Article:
6 I think that there was talk about ethnic cleansing both

7 ways, so that all the Croats would be moved from Zenica

8 over here and then all the Croats from Zenica, and all

9 the Muslims from Busovaca.

10 Q. So that was the kind of exchange?

11 (redacted)

12 (redacted)

13 (redacted)

14 A. In a Croatian house.

15 MR KEHOE: I object to the line of

16 questioning on this score, it is a protected witness.


18 MR NOBILO: Mr President, many Muslims live

19 in Croatian houses and vice versa. It is something

20 that this witness can identify.

21 MR KEHOE: I do not object to the specific

22 question, I do object with a protected witness when a

23 counsel comments on where a protected witness is

24 living.

25 MR NOBILO: Mr President, with your

Page 6303

1 permission, I only ask about the type of house, not who

2 the owner is.

3 JUDGE JORDA: Is it really essential for you,

4 Mr Nobilo? Is it really very important?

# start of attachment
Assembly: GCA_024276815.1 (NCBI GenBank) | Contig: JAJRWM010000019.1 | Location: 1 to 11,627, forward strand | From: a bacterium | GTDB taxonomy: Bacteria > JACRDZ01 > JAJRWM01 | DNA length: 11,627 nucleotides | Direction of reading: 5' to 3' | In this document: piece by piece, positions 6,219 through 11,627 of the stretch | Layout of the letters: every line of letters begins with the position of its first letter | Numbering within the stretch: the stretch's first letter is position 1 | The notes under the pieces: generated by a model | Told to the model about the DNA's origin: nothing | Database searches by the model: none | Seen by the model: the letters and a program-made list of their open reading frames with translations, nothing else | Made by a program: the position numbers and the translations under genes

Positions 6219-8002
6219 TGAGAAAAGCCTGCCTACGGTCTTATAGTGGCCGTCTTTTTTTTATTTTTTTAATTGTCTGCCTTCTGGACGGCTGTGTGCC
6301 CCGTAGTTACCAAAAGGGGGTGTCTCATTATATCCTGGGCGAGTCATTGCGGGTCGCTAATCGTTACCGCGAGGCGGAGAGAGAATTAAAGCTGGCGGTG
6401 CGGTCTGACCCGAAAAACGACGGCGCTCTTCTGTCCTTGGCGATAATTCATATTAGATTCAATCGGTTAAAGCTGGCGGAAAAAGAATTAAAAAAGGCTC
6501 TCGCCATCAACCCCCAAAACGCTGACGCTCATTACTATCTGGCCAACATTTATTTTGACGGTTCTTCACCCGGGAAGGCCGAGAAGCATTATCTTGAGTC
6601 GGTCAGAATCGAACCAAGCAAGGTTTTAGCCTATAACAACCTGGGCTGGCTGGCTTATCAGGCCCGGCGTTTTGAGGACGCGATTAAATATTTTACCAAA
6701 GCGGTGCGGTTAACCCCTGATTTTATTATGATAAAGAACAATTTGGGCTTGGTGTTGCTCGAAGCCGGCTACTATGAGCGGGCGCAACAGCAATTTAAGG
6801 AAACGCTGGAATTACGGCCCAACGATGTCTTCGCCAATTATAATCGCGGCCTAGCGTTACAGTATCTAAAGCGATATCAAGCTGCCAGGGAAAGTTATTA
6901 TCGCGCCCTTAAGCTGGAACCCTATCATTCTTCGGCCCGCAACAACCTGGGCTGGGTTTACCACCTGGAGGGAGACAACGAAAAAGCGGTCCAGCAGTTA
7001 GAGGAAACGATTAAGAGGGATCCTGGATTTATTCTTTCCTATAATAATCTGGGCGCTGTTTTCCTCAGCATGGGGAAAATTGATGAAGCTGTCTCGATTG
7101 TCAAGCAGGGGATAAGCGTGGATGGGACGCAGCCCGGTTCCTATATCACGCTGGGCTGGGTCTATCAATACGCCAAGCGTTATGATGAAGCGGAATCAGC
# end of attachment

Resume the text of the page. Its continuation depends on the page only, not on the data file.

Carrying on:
5 MR NOBILO: It was already stated.

6 JUDGE JORDA: Mr Hayman? This is not a very

7 good answer, Mr Hayman, it is not because the answer

8 was given that the objection has not got its weight,

9 but maybe in the transcript, we could put some kind of

10 an embargo to this answer?

11 THE REGISTRAR: Doubtless we can do that, a

12 redaction.

13 JUDGE JORDA: Mr Hayman, we are going to

14 redact. So in the transcript, this answer will not

15 appear.

16 MR HAYMAN: As to the geographic place,

17 Mr President? I would hope, "in a Croatian house", can

18 remain in the transcript.

19 JUDGE JORDA: I will ask, it was a question

20 about the owner I think, as far as the village or the

21 town, it is maybe less important. Mr Prosecutor?

22 MR KEHOE: My issue, Mr President, was

23 counsel highlighting the specific town where a

24 protected witness is living. That was my objection.

25 JUDGE JORDA: I suggest that we delete in the

Page 6304

1 transcript the name of the village. The Trial Chamber

2 has got its responsibility towards the protection of

3 witnesses.

4 MR NOBILO: One more question: have you ever

5 seen our client Tihomir Blaskic in Busovaca at any

6 time?

7 A. I never saw him in person, I saw him on